Peter Robinson has resumed his role as Northern Ireland First
DUP leader Peter Robinson has resumed his role as NI first minister.
He announced he was stepping down in January after a BBC Spotlight programme said he did not reveal his wife's financial dealings to the authorities.
It said he had not done so despite the obligations placed upon him by the ministerial code.
Mr Robinson said he had now received legal advice from a QC who said that, going on the information provided to him, he did not breach the code.
However, other parties have questioned whether the legal advice is sufficient.
Mr Robinson announced on 11 January that he was stepping aside and temporarily designating Enterprise Minister Arlene Foster to take charge.
Although the clause under which Mr Robinson handed over his responsibilities to Mrs Foster allowed for his absence for six weeks, he made it clear when he stepped aside that he did not intend to be out of office for that long.
The BBC Spotlight programme reported that Mr Robinson's wife Iris, who was also an MP and MLA, obtained £50,000 from two developers for her teenage lover. It also reported that she broke the law by not declaring her financial interest in a public contract.
The programme also claimed that Mr Robinson had not reported his wife Iris' financial dealings to the relevant authorities despite being obliged by the ministerial code to act in the public interest at all times.
But Mr Robinson said the barrister Paul Maguire QC had conducted a "comprehensive" examination of the issues raised in the programme and had concluded "that on the material provided his considered view was that there were no breaches whatsoever by me of the ministerial code, the ministerial code of conduct, the pledge of office and the seven principles of public life."
Mr Robinson added: "His advice supports my consistent contention that I have acted at all times properly and in full compliance with my public duties.
"I am therefore glad that, at this critical time, I can resume fully the functions of my office with confidence."
A police investigation has already been launched into the Spotlight allegations and until that is completed an Assembly Standards Committee inquiry is on hold.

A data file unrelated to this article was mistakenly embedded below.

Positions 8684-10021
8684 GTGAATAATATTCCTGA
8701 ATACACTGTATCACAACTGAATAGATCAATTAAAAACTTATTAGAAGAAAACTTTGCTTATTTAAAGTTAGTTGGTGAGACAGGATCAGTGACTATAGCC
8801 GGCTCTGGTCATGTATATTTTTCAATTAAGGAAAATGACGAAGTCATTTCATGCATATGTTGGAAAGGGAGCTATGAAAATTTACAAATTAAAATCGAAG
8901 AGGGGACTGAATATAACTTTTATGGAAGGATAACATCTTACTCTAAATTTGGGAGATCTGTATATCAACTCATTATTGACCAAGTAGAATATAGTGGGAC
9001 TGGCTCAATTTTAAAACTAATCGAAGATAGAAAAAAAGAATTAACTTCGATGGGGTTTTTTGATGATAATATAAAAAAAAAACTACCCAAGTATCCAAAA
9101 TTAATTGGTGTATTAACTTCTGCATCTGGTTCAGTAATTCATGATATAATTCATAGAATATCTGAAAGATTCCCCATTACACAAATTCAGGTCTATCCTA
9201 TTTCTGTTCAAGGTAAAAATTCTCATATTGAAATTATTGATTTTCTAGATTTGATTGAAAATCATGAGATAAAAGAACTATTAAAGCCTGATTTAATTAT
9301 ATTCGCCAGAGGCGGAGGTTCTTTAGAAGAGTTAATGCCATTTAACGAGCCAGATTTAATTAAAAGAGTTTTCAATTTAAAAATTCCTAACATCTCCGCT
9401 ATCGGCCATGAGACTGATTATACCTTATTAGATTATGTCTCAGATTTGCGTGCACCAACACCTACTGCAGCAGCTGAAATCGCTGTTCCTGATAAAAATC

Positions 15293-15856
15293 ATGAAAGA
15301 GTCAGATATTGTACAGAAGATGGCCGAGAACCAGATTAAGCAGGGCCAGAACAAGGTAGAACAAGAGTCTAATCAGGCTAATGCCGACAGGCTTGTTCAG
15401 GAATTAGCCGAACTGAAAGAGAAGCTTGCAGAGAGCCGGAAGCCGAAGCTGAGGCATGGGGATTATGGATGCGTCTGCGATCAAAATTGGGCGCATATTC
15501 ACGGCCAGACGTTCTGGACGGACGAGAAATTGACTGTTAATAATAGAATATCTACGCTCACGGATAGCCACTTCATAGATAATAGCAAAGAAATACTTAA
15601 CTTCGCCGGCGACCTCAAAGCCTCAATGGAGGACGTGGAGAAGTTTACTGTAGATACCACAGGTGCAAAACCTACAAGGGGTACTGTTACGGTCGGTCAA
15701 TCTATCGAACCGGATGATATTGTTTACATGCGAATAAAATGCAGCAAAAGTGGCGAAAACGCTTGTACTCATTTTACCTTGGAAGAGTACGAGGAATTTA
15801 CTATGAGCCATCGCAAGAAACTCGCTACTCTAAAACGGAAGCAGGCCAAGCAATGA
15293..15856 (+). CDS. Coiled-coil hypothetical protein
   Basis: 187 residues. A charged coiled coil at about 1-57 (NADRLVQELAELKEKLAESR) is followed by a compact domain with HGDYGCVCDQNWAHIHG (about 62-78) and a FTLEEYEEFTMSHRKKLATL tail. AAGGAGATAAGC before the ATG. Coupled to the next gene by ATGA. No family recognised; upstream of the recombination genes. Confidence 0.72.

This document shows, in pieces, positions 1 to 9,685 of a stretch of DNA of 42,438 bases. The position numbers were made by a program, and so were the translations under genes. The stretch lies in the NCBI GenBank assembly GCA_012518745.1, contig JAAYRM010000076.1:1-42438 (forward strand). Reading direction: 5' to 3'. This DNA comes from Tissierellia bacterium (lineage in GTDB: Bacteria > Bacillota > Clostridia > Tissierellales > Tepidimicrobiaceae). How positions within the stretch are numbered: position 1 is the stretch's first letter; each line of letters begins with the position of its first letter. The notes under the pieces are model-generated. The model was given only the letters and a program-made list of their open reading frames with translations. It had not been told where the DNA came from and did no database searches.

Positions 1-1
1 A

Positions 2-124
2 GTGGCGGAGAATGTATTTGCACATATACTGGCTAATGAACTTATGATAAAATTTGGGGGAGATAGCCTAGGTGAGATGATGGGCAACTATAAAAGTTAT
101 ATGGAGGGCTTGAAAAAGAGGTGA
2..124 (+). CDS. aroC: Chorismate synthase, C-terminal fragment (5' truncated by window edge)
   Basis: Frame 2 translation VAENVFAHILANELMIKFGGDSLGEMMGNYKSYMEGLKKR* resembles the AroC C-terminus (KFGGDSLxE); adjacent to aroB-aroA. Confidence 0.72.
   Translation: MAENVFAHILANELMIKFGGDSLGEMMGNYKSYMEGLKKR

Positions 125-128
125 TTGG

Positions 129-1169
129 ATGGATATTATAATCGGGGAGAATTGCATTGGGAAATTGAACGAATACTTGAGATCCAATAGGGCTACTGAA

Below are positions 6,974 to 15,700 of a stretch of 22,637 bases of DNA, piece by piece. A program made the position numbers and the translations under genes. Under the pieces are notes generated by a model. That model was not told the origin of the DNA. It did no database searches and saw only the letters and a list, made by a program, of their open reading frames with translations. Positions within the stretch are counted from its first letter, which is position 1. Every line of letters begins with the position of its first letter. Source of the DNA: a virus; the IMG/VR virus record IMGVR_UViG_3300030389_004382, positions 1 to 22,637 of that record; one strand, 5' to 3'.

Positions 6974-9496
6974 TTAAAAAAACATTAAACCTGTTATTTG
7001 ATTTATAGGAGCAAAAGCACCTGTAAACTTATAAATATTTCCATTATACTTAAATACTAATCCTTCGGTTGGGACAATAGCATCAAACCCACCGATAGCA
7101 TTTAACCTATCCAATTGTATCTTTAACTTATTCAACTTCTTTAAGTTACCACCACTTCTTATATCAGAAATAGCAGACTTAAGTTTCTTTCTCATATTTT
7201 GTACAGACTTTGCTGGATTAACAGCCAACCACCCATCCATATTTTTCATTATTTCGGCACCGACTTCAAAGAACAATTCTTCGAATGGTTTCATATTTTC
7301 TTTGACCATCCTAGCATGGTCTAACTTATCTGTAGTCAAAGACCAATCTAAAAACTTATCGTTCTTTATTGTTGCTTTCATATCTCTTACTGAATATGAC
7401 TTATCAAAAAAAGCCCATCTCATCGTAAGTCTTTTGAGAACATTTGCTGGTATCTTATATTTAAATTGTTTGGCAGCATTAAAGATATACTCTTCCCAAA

Mr Robinson said once these stages were complete he would determine what legal action he should take against the BBC and others.
In a statement on Wednesday, the BBC said it stood by the Spotlight programme.
The SDLP and Ulster Unionists have both cast doubt on the manner in which Mr Robinson resumed his role.
SDLP leader Mark Durkan said that the legal advice, which was requested by the Departmental Solicitor's Office, was only answering questions Mr Robinson had himself posed.
He added: "We know from past experience there are no satisfactory means of investigating or adjudicating the code of conduct - which is a deliberate gap that has been previously identified and not remedied."
Both the Ulster Unionist Party and Traditional Unionist Voice issued statements saying they wanted to see the legal opinion "published in full".
TUV leader Jim Allister said the "precise instructions" on which the advice was based should also be made public.
A DUP spokesman said Mr Robinson is "very keen that the advice can be released in as transparent and complete a form as possible."
He added that there are "a number of legal impediments" to this course of action but Mr Robinson is asking the Finance Minister (his party colleague, Sammy Wilson) who commissioned the advice how publication could be achieved.